|Greeted by new credits|
The season-opener for Season 11 is really a wonderful piece of writing, with some fantastic performances from the guest cast. It’s a fun romp, with a wonderful humorous edge. Whilst Robert Holmes introduces the Sontarans, a potato-headed warrior race, the real stars of the show are the characters he wrote so beautifully in Irongron and Bloodaxe, portrayed by David Daker and John J. Carney. As a pair they are simply very funny, and work brilliantly off each other. There is something very funny about seeing two stupid people in positions of power.
|Irongron (left) with Bloodaxe.|
For Example: Bloodaxe (to Irongron): Indeed yours is a towering intelligence.
Then we have Professor Rubeish, played by Donald Pelmear. A doddering old scientist blind without his glasses who potters along for the whole story like he’s invisible to Linx, the Sontaran, played by Kevin Lindsay, holding up a piece of glass he fashioned into a spectacle. Linx looks great, the mask is well proportioned to the actor’s face, and they cast exactly the right man for the job in my opinion. We only see his face sparingly too, the director has avoided revealing too much of his chief-villain.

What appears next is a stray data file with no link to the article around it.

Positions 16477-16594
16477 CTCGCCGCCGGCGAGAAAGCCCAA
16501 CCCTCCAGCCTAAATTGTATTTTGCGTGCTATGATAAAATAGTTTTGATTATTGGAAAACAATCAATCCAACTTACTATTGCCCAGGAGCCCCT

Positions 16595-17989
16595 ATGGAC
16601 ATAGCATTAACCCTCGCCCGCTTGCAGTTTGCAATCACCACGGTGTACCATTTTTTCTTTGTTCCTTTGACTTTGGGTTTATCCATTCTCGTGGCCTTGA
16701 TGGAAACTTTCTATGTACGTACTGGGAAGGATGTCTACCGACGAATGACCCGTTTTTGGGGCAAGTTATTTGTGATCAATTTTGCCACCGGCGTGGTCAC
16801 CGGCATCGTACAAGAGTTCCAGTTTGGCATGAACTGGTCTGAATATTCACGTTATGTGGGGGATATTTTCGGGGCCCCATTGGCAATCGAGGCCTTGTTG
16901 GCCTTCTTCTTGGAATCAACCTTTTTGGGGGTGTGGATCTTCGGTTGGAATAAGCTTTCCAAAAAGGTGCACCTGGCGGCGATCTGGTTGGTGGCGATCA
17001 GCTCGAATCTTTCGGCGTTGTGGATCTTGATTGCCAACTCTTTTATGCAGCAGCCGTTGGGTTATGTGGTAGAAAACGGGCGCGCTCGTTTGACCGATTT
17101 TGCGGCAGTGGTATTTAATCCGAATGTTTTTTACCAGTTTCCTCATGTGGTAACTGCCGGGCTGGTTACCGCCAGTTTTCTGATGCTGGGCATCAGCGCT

|Kevin Lidsay as the lovely Linx.|
However, the end of episode one is extremely contrived. The Doctor is hiding in the castle behind a wagon or something, and Linx strolls out, and takes his helmet off so we can see his ugly features. There’s no good reason for him to do so unless he was desperate for air I guess.
|Elizabeth Sladen as Sarah Jane Smith.|
Now, we have a new character as well, a new ‘companion’ for the Doctor when she sneaks aboard the TARDIS as the Doctor sets course for medieval England, Sarah Jane Smith. Quite a departure from Jo Grant, Sarah is very aggressive and in fact thinks the Doctor is responsible for the missing scientists for a time. Played by the late Elizabeth Sladen, Sarah is very good in this story, making a strong debut, organising attacks on Irongron’s castle, kidnapping the Doctor and the like.
Eventually she realises the Doctor is on the side of good of course, and helps him out. She helps the rather helpless Edward of Wessex (Alan Rowe), who is attacked by Irongron and fears for his castle and lands.
|personal favourite: Bloodaxe|
|Linx and Irongron plot together.|
It’s a nice, compact four-part story. The DVD release includes some new CGI effects, which is a good thing because to be frank the effects in the original telecast version are all a bit rubbish, especially the exploding castle at the end. Robert Holmes was apparently reluctant to write a story in an historical setting, however ‘The Time Warrior’ proves that mixed with science fiction elements, an historical setting is a great place to set a Doctor Who story.